Teen on a Ledge

Her knuckles turned white as she held on to the handle for dear life. Her feet shuffled nervously on the ledge that kept her from the roaring ocean beneath her. Her thoughts ran wild as she pondered over what brought her there. I just wish they’d understand! she fumed. I cannot live like them! I am not like them! She shuddered as she thought of what happened last night. All the shouting and screaming. It was just too much for her to handle. Isn’t this supposed to be her own life? Isn’t she supposed to make her own decisions?

She looked around to see if someone was around. To care about what she was about to do. To at least try to make her stop. But all she saw were birds, flying about in circles over her head. Waiting for her to take the plunge. This is it, she thought in resolve. There was no stopping her now.

Slowly and carefully, she let go of the handle. Spreading her arms wide, she prepared herself to embrace the waters. She closed her eyes and stepped ahead, into the air. And down she went. It was faster than she’d imagined. Before she knew it, she’d hit the cold waters. If she knew how to swim, she’d forgotten it as the waves enveloped around her. She felt cold stinging sensation in her lungs. Nothing could stop her now. She’d done it. She’d given in.

This girl gave the 14 years of her life up because she couldn’t take the pressure anymore. Pressure to be like her parents. Pressure to score more marks. Pressure to do what they wanted her to do. She succumbed to all the pressure and finally gave in.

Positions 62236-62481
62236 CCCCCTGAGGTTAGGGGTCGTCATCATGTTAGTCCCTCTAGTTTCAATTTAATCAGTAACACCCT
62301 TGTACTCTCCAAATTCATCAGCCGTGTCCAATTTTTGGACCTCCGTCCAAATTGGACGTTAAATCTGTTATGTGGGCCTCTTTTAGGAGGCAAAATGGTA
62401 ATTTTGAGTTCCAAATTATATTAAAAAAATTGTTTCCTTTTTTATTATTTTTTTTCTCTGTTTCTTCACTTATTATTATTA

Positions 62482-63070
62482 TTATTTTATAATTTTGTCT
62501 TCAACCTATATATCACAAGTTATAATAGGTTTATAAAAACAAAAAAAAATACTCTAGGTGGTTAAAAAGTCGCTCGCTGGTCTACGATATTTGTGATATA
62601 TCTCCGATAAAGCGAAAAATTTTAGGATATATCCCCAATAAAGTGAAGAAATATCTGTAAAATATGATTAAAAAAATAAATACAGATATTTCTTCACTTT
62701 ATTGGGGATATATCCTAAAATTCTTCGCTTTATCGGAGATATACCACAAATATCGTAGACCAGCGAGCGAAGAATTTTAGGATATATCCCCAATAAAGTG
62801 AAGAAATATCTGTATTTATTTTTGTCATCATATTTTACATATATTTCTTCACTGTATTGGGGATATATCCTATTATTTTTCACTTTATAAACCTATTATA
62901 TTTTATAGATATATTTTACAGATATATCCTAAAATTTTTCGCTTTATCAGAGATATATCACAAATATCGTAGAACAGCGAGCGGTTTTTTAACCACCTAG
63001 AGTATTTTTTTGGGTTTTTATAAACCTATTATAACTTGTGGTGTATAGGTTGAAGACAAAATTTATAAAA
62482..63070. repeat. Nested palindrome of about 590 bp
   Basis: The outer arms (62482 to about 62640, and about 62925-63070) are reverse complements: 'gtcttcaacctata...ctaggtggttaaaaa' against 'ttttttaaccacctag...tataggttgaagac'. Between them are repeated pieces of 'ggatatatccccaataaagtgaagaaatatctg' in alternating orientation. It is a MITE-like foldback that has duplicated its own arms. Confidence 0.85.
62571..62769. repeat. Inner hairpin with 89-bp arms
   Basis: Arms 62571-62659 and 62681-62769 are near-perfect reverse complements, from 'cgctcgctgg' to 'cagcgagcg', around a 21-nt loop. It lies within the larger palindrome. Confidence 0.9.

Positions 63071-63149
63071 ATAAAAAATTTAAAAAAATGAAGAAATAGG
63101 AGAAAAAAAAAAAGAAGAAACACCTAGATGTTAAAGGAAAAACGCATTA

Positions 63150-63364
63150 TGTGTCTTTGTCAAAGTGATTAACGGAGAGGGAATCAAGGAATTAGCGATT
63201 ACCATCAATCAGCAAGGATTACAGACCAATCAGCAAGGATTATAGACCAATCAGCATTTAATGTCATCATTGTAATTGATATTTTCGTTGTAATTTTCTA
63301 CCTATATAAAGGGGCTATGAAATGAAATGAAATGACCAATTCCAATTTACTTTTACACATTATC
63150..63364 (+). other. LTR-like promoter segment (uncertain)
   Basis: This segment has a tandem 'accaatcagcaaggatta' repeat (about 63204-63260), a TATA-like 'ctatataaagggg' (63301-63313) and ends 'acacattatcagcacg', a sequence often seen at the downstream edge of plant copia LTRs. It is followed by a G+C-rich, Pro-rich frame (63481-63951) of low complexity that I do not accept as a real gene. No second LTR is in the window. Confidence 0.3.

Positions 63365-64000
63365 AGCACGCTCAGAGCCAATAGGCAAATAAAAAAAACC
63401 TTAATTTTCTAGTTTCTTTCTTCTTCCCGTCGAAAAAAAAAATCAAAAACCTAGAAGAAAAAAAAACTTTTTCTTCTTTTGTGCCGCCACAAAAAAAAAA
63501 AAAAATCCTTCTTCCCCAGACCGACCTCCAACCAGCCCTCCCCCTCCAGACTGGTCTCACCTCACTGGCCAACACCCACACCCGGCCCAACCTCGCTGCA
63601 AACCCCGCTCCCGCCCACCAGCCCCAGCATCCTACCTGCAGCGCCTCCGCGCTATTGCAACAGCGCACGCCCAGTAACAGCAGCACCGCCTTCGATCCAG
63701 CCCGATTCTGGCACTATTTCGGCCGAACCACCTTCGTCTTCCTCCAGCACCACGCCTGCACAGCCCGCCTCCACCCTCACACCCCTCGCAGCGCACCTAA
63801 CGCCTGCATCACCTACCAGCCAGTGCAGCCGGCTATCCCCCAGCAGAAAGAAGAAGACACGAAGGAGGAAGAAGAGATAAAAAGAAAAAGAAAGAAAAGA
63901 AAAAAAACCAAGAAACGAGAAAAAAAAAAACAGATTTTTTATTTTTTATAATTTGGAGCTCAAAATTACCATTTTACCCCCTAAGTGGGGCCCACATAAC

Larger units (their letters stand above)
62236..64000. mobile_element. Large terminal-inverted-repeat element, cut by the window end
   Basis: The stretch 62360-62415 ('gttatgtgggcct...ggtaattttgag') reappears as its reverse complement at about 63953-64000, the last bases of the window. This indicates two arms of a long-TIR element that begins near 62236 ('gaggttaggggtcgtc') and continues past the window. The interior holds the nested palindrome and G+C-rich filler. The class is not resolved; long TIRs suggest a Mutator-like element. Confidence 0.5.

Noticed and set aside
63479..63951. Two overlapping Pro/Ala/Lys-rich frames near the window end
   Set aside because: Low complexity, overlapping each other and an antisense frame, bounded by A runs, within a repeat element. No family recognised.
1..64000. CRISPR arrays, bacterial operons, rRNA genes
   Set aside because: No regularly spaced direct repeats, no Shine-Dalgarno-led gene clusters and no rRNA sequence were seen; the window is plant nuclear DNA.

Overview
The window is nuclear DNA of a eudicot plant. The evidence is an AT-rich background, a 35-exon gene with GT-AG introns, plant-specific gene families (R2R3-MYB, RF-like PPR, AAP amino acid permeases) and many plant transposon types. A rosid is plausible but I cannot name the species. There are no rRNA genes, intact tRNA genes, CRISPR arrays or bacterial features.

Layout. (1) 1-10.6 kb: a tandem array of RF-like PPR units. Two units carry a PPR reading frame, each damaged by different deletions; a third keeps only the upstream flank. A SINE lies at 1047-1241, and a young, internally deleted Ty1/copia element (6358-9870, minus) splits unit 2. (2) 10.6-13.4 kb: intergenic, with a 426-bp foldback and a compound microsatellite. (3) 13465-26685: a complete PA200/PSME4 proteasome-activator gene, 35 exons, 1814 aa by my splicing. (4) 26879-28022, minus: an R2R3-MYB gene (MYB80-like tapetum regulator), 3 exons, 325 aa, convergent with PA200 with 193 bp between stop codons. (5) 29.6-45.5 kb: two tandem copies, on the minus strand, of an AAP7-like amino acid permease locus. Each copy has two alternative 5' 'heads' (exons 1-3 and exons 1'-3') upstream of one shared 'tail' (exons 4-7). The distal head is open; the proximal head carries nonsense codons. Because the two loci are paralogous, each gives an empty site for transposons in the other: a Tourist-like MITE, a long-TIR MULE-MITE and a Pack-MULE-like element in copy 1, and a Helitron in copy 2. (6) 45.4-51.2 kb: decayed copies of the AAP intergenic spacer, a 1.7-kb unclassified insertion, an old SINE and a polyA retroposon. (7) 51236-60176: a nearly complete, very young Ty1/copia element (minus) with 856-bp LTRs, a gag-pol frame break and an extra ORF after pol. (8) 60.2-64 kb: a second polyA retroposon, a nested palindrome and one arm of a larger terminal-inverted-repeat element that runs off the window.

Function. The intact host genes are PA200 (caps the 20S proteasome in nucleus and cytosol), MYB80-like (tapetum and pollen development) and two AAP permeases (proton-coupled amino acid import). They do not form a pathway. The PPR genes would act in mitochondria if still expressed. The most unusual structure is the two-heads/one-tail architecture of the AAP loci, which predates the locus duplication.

What can you, as parents, do differently for your teenagers?

Tales of a Wandering Mind – 2

In class, with a book open and a pen in hand,
I try my best to listen to what is being ‘taught’.
But like a sneaky mouse, distraction makes its way into my mind.

Sometimes it’s the gaudy colors of the ppt slides, or irrelevant pictures on them. Mostly, both.
Or the awkward postures of the professor,
Or the constant companion of their lingo- “chumma” and “kutti”

It could be the construction noises from out the window, or the chirping birds.
Sometimes it’s a moth that makes its way into class and disrupts even the studious of the lot.

I check the time and gasp. It’s only been 10 minutes.
Resolving to make the most of the remaining time, I look at the professor who is gesturing to the slide and..

Uh-oh! He’s misspelled 5 words in a slide. Then my mind starts to count the number of misspelled words until I hear him say wisdomous statements like “Disorientation is the absence of orientation”. I stifle a laugh and note this down for further reference.

After that, I just start to randomly scribble away. I write my name like 50 times, trying different fonts and sizes.
I look back at the professor, feigning attention. But the color of his shirt pulls my attention away. And I begin to wonder how anyone can get away with wearing something in that color.

Amidst passing notes to my friends, I realize that the girl in the 2nd bench has had a haircut. I “Psst!” her till she turns around and I mouth that I like her haircut. She smiles. But now the professor is standing there glaring at me through his framed glasses.

He asks me what he was talking about. “I wish we both knew”, I wanna say. But I just read something off the slide, instead. He raises his brow, obviously skeptic about the answer. I dread him asking me to explain.

But then comes the sound that catches my attention and as soon as it does, a smile dawns on my face. The bell, symbolizing the end of an hour long lecture on who-knows-what and therefore, freedom from the Wandering Mind.

Disclaimer: Any resemblance is purely coincidental 🙂

(This is one of my writings in college that I found recently. Hope you enjoyed it!)